Commission denies rezoning request for car lot at MLK and BenbowBy Yasmine Regester, Peacemaker Staff Writer / June 16, 2023
In a 5 to 1 vote, the Greensboro Planning and Zoning Commission denied a rezoning request on the corner of Martin Luther King Jr. Drive and South Benbow Road at Monday’s meeting.
The properties located at 2005 and 2007 Martin Luther King Jr. Drive, (0.43 acres) is currently zoned as a Conditional District -Commercial –Low (C-L) and is primarily intended to accommodate low intensity shopping and services close to residential areas. City statutes detail that typical uses in a C-L district may include limited scale retail, restaurants, offices, and personal and professional services uses.
The properties in question sit on the corner of MLK Jr. Drive and South Benbow Road, bordered by several single-family dwellings, a small convenience store with fuel pumps and Gillespie Elementary School.
Local business owner, Akan Davis, applied for the rezoning to build a car dealership.
“My intention is to come in and continue to build the community. Which just so happens to be my community too,” said Davis.
His business proposal for the sites includes building a facility, a lot that can accommodate at least 25 cars, on-site maintenance, and would provide jobs and offer on-site finance options through his accreditation as a multiline insurance agent.
Seven people spoke in opposition to the rezoning request, citing concerns about increased traffic, increased crime, long term upkeep of the property, and proper water drainage systems.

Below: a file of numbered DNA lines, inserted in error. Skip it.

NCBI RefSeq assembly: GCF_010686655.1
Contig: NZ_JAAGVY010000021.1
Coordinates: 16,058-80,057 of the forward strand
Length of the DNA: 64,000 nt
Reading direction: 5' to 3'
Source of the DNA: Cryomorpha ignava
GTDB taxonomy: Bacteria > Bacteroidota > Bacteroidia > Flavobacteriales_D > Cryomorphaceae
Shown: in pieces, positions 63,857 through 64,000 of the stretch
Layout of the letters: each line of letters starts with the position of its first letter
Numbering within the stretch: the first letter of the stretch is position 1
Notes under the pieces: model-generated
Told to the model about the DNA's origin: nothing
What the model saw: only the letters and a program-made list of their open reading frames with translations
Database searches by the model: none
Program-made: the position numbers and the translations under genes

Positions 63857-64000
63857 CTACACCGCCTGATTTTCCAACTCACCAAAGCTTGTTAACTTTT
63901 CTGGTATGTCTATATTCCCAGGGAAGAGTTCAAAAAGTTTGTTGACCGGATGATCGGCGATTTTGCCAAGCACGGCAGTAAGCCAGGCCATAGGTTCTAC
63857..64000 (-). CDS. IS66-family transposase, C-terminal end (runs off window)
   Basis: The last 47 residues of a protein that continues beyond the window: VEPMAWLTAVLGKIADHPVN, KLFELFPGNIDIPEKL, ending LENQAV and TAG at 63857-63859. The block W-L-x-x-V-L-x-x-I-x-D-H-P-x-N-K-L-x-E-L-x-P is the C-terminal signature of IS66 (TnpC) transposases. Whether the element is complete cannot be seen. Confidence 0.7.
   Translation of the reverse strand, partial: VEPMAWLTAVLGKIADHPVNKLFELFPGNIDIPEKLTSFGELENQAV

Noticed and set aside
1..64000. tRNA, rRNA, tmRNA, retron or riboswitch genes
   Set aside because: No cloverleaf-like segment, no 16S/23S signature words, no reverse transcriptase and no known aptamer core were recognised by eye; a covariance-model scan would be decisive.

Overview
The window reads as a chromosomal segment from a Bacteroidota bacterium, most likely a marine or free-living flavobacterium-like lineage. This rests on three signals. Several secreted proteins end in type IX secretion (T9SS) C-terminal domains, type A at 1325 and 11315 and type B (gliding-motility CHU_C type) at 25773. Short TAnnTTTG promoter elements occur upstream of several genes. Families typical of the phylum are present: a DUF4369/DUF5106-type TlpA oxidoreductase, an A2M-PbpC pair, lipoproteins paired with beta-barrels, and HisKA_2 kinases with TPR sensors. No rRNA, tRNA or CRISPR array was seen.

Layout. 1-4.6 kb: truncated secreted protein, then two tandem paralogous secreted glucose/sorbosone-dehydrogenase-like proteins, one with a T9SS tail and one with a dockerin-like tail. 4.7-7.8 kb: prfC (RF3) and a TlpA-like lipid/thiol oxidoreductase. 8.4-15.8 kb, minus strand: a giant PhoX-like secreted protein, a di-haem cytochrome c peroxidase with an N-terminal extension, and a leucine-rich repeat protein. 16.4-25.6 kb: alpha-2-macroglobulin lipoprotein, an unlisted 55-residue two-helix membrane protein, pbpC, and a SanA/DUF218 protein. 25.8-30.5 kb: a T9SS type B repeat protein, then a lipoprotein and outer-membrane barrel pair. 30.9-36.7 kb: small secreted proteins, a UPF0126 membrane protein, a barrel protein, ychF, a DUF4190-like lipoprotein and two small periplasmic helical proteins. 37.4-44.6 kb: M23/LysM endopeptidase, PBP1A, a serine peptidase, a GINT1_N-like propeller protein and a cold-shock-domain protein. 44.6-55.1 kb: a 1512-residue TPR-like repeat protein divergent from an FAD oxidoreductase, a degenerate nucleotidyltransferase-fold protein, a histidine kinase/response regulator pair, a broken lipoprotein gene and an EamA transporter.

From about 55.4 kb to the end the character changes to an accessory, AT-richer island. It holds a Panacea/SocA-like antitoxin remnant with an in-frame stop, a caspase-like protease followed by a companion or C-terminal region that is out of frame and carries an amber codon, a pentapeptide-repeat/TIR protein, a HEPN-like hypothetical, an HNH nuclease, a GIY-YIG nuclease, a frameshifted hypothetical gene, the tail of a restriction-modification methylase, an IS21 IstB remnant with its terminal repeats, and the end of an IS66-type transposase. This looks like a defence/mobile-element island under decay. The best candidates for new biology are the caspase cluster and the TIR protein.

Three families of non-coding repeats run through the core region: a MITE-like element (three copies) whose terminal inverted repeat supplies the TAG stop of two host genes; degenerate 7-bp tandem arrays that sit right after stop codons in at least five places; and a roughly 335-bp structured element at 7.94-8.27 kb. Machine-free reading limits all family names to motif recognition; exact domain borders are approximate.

“With what Mr. Davis is proposing, there will be less walkability. We are a historic neighborhood. Oil and grime come with car repair, that’s just what it is. Our street does not need a dump,” said Benbow Park resident, Pamela Leak.
Resident and local architect, Sharon Graeber noted that a car dealership would not fit within the overall aesthetics of the houses already there.
“We applaud the gentleman on his proposal. But we don’t feel that the site he is proposing is proper for a car repair lot. There are lots down the street that are vacant and eyesores. A car lot is not a good fit. We must be careful that we don’t take a business just because it meets the comprehensive plan. Get a business that already fits within the current zoning,” said Graeber.
Commissioner Engle stressed to the community that under the current zoning, another business owner could come in and develop the property that would not require them to come to the zoning department first, such as another gas station or a microbrewery.
“I do want the community to understand that, when you’re saying keep the zoning the way it is, this is a straight zoning. There are a lot of things that can be built there, and they don’t have to come talk to us about,” said Engle, adding, “But I don’t feel an auto repair service is something I want next to single family homes.”
Other commissioners agreed that they did not think a car dealership would be the best fit for the property.
“I think Mr. Davis has a great idea and great intentions. But I don’t think it meets the neighborhood’s criteria for growth. I can’t see five years from now, this business bringing in a whole lot of jobs and economic development,” said Commissioner Richard T Bryson.
Commissioner Vernal G Alford, III was the lone yes vote in favor of the rezoning request.
“I don’t see a problem with the application. I think looking at what’s across the street, I don’t think it’s going to be any worse than what you already [have] there – a gas station,” he said.
Since there was not a majority of six votes, the issue will now go on the agenda for the July 18, Greensboro City Council meeting for discussion.